Why are so many teens cutting themselves?

Cutting is a form of self-harm that is increasing in the adolescent population. Both males and females use cutting as a way to reduce unwanted emotions like anxiety, anger, sadness, and tension. Adolescents cut when they want to escape a difficult situation and as a way of expressing distress. Some use cutting as a way to punish themselves due to guilt. As a parent, finding out your child has used cutting can be shocking and confusing. It is important to remember that cutting is not the same as a suicide attempt. However, people with a long history of self-harm are at greater risk of suicide attempts, so self-harm behaviors must be taken seriously. Cutting and other self-harm behaviors should be viewed as a sign that a person is in emotional pain and in need of a more effective way to deal with their emotions.

Teens choose self-harm to deal with common problems such as arguements with parents, school difficulties, issues with friends, significant others,  siblings, physical health issues, depression, bullying, low-self esteem, sexual problems, and alcohol and drug abuse. Some parents find that their teen has talked with others about self-harm on social media sites or read people’s blogs related to the topic. There is an abundance of information about self-harm available to teens and the information on the internet is mixed with messages that both encourage self-harm and discourage self-harm and try to offer support.

Some warning signs that your teen is using self-harm include:

Unexplained frequent injury including cuts or burns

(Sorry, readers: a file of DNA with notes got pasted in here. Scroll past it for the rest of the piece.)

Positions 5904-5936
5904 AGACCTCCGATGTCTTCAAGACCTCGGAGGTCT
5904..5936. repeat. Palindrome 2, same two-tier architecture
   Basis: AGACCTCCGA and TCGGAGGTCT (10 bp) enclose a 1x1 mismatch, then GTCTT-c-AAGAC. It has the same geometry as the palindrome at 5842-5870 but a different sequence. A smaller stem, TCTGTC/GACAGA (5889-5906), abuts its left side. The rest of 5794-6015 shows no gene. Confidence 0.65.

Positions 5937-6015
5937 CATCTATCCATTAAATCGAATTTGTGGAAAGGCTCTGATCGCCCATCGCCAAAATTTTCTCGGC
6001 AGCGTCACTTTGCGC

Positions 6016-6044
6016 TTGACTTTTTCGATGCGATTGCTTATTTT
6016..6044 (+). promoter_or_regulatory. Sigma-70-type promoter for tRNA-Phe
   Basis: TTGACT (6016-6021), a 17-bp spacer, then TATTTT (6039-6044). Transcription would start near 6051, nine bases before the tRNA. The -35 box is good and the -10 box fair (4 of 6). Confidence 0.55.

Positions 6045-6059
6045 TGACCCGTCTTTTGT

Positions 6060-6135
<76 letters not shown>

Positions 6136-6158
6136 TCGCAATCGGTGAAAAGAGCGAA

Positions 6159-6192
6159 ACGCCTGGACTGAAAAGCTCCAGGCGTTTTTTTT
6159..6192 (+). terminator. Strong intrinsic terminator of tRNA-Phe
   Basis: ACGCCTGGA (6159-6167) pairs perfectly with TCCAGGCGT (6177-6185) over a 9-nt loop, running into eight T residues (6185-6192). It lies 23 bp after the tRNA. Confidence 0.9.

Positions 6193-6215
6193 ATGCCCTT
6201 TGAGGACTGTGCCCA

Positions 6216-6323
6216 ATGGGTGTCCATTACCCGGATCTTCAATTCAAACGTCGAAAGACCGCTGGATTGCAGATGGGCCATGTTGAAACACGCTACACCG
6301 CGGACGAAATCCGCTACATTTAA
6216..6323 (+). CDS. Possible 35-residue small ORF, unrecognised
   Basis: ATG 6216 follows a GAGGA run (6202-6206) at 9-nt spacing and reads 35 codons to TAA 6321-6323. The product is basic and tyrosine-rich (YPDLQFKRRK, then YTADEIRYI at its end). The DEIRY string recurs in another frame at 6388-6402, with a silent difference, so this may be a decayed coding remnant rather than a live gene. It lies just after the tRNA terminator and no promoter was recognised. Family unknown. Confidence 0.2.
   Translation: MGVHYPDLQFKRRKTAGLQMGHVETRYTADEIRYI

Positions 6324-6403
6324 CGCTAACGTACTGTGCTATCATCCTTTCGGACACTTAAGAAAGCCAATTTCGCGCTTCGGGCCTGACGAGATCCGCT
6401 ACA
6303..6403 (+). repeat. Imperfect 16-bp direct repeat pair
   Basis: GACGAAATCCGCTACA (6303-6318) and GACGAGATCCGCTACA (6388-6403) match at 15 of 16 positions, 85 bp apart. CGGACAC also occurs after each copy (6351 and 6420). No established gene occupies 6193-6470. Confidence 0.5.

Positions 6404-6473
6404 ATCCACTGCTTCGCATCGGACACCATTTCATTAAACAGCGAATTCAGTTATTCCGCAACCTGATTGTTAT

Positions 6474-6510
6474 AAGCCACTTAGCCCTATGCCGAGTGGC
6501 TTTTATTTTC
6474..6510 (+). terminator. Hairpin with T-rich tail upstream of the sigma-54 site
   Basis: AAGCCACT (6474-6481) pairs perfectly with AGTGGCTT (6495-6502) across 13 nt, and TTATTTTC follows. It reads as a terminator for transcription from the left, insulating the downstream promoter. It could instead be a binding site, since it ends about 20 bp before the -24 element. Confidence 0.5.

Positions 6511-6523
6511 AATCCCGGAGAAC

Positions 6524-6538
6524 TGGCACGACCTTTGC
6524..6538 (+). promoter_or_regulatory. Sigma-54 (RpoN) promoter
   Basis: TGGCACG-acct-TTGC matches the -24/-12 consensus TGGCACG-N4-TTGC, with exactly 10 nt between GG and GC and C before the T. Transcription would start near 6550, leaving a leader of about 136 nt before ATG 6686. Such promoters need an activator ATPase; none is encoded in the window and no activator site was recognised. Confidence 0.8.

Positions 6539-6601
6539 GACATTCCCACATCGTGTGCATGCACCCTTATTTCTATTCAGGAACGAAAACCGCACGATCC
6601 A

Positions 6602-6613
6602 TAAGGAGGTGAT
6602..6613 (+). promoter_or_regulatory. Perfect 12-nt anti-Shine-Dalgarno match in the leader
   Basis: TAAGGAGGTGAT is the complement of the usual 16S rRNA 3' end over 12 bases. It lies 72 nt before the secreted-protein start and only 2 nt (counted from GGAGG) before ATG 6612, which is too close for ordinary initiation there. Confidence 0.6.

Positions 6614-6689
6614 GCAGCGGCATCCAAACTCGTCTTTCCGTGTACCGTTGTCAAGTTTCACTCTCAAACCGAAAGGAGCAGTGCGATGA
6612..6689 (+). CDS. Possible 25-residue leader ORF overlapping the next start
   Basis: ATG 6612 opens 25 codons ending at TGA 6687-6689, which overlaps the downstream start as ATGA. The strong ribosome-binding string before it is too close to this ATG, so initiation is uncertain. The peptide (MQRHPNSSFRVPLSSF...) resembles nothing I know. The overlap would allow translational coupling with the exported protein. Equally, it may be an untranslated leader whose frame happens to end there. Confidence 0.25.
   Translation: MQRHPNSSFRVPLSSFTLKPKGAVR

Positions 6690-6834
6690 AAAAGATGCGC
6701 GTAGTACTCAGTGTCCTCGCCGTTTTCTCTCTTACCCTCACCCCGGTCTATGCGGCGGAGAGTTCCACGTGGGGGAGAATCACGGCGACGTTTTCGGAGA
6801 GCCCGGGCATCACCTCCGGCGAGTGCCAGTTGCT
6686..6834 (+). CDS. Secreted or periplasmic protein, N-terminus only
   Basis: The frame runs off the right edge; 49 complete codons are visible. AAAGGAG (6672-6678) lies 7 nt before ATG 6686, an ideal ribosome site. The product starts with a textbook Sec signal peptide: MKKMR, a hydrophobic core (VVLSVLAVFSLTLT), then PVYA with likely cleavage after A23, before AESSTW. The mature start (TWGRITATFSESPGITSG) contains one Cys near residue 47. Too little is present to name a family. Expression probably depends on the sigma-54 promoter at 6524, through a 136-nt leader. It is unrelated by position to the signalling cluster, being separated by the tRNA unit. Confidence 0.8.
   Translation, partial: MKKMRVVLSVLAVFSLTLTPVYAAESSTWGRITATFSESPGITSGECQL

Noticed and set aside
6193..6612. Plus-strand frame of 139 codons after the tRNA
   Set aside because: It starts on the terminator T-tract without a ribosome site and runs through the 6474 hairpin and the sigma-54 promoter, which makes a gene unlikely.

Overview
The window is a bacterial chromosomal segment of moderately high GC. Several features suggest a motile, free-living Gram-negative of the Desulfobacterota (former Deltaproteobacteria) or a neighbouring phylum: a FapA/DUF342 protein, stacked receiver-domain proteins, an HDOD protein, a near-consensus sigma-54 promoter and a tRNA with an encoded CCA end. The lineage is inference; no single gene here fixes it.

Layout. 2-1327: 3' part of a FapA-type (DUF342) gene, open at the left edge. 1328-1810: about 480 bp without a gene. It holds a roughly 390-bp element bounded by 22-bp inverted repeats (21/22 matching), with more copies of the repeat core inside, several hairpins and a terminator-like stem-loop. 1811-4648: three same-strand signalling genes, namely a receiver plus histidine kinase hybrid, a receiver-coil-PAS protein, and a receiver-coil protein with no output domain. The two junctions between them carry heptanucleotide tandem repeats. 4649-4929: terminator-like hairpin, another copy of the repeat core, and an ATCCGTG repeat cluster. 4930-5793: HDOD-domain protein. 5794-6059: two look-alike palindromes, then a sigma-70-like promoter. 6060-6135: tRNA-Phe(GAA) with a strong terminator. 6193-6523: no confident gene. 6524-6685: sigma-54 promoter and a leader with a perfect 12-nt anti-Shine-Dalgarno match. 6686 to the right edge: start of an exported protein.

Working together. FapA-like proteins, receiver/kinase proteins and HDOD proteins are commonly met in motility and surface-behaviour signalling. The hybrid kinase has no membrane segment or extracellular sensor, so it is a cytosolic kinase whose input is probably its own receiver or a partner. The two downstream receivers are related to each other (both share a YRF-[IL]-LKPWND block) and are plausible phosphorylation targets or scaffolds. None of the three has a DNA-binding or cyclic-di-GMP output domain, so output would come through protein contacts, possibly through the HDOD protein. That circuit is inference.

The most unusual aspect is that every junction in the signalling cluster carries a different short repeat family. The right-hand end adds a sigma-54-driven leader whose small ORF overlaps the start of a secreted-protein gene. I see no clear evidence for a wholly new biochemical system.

Wearing long pants and sleeves in warm weather
Low self-esteem
Difficulty handing feelings
Relationship problems
Poor functioning at school or home

As a Parent – What the heck do I do?

If you are a parent with a teen who has used self-harm, don’t panic! Strong emotions can get in the way of being effective at communicating. Find a time to talk to your teen about what you have observed rather than assuming you know the whole story. For example “ I noticed you have been wearing long sleeves and its summer. You also have been staying in your room and not engaging with us? Have you been cutting?

Teens that use cutting as a coping strategy may not express themselves easily and may be looking for any excuse not to open up. Do your best to listen to what they have to say  telling them what to do, how to feel, or offering your judgment about their behaviors. Let them know you care about them and that you are going to  to find help.


In Dialectical Behavior Therapy (DBT) the clinician works with the client to identify the triggers of the self-harm behaviors so that the client can better understand them and then change them. Once these behaviors are better understood, the clinician and client work to develop alternative behaviors. The clinician works with the family to change their interactions with their teen as necessary using interpersonal effectiveness skills and specifically Validation.

DBT teaches both behavior change and acceptance. Teens that cut typically have difficulty tolerating distressing thoughts and emotions, so learning to tolerate, rather than change an emotion is a powerful skill. DBT teaches mindfulness which helps a person live in the present and appropriately perceive thoughts and actions of those around them to reduce anxiety and depression.